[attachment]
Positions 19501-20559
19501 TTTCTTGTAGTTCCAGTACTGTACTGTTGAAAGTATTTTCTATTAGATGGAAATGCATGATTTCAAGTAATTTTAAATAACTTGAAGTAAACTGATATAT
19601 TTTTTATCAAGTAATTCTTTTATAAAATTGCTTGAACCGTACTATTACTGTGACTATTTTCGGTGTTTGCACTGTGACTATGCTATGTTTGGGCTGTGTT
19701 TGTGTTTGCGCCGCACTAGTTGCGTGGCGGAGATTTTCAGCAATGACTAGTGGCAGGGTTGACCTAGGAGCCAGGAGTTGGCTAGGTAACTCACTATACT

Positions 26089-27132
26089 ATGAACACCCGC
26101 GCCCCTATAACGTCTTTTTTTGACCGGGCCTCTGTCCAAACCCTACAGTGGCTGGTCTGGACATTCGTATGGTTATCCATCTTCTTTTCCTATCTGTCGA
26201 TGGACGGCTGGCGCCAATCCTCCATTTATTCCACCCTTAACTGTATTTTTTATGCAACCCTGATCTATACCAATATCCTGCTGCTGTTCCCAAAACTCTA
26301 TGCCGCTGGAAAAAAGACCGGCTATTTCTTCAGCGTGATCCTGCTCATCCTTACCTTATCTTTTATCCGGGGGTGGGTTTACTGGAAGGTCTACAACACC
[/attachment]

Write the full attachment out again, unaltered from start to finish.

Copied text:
Positions 19501-20559
19501 TTTCTTGTAGTTCCAGTACTGTACTGTTGAAAGTATTTTCTATTAGATGGAAATGCATGATTTCAAGTAATTTTAAATAACTTGAAGTAAACTGATATAT
19601 TTTTTATCAAGTAATTCTTTTATAAAATTGCTTGAACCGTACTATTACTGTGACTATTTTCGGTGTTTGCACTGTGACTATGCTATGTTTGGGCTGTGTT
19701 TGTGTTTGCGCCGCACTAGTTGCGTGGCGGAGATTTTCAGCAATGACTAGTGGCAGGGTTGACCTAGGAGCCAGGAGTTGGCTAGGTAACTCACTATACT

Positions 26089-27132
26089 ATGAACACCCGC
26101 GCCCCTATAACGTCTTTTTTTGACCGGGCCTCTGTCCAAACCCTACAGTGGCTGGTCTGGACATTCGTATGGTTATCCATCTTCTTTTCCTATCTGTCGA
26201 TGGACGGCTGGCGCCAATCCTCCATTTATTCCACCCTTAACTGTATTTTTTATGCAACCCTGATCTATACCAATATCCTGCTGCTGTTCCCAAAACTCTA
26301 TGCCGCTGGAAAAAAGACCGGCTATTTCTTCAGCGTGATCCTGCTCATCCTTACCTTATCTTTTATCCGGGGGTGGGTTTACTGGAAGGTCTACAACACC